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Friday, 12 January, 2001, 15:15 GMT
Hoover wins court battle with Dyson
James Dyson with one of his bagless cleaners
James Dyson, with one of his bagless cleaners
Domestic appliance maker Dyson has lost the latest round of its long-running High Court battle with bitter rival Hoover.

Dyson failed in its attempt to stop Hoover using the "Vortex" trademark on its bagless cleaners.

Deputy judge Michael Fysh QC said it was "unjust and certainly not necessary" to stop Hoover calling its latest model the "Vortex Power".

The ruling came despite an order made by judge Fysh in October that Hoover's Triple Vortex cleaner should be banned from sale because it infringed Dyson's copyright on bagless machines.

Hoover 'delighted'

Alberto Bertali, managing director of Hoover, said after the hearing: "We are delighted.

"In relation to our latest generation of bagless cleaners, Vortex Power and Whirlwind, the judge has indicated that Dyson Appliances agree that neither product infringes any patents. So it is business as usual."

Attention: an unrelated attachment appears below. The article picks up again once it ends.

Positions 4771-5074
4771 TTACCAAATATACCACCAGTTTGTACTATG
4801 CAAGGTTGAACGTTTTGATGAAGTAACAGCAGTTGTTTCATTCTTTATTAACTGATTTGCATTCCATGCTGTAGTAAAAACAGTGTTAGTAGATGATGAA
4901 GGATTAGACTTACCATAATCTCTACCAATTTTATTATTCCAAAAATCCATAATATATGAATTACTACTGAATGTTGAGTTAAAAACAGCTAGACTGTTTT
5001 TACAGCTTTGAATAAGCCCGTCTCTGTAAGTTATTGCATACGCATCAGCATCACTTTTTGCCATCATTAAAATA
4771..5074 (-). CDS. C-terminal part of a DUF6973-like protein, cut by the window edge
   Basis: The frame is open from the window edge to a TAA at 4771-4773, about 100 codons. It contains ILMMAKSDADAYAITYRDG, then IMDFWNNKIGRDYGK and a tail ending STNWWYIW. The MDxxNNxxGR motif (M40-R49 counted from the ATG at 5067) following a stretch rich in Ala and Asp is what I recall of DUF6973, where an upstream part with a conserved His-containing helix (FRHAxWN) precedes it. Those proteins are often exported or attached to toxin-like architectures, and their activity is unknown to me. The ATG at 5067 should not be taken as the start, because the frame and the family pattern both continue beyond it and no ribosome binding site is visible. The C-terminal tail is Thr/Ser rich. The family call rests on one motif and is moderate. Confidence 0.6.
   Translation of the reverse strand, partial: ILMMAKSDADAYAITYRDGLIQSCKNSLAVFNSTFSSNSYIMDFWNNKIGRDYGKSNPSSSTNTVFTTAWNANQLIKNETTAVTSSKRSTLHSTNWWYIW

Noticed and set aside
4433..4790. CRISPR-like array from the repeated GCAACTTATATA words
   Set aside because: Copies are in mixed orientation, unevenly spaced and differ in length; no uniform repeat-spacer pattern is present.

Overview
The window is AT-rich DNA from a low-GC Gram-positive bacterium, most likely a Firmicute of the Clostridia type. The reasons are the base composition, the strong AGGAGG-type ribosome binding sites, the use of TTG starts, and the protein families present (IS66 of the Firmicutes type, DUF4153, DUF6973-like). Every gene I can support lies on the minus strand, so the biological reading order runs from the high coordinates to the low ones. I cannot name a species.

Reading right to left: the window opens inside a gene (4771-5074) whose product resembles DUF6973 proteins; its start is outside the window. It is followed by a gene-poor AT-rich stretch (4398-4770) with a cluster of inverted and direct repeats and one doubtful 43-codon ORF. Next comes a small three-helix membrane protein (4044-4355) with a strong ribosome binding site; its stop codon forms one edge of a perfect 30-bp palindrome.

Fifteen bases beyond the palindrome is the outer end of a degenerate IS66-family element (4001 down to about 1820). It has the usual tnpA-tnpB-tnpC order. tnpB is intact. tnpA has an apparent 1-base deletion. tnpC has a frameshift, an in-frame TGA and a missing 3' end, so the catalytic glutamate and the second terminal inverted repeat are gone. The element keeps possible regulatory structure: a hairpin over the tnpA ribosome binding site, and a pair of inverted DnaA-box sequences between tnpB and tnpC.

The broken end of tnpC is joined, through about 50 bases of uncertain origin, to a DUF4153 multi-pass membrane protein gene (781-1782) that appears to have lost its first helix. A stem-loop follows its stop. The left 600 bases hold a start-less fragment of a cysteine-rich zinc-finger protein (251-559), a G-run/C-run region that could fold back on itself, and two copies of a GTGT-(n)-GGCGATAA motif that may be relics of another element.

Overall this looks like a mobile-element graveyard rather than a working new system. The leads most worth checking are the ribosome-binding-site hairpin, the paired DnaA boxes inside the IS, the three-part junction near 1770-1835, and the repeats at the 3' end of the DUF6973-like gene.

He said Hoover had stopped producing the machines using the technology covered by the injunction.

"We have moved on to even better products, and this injunction has absolutely no effect on any of these. In this respect it is hardly a victory for Dyson."

Alberto Bertali, MD of Hoover Appliances Europe
Business as usual: Alberto Bertali

At October's hearing Judge Fysh ruled Hoover's design for the Triple Vortex was a clear infringement of Dyson's patent.

He rejected Hoover's argument that the technology behind the Dyson machine involved nothing that was not generally known within the industry.

Hoover, which counterclaimed for the removal of Dyson's patent on the grounds of 'obviousness and lack of novelty', is seeking to take the case to the court of appeal.

Bitter rivals

Hoover has a history of bitter rivalry with Dyson, which has revolutionised the vacuum cleaner market with its 'dual cyclone' design.

Ten years ago a quarter of all vacuum cleaners sold in the UK were made by Hoover, but now it has less than 10% of the market, according to industry estimates.

More than half of the vacuum cleaners sold in the UK are made by Dyson.

Hoover fought back from financial disaster in the UK in the mid-1990s, when a free flights offer went wrong.

The Vortex range was supposed to introduce a new generation of consumers to the brand.

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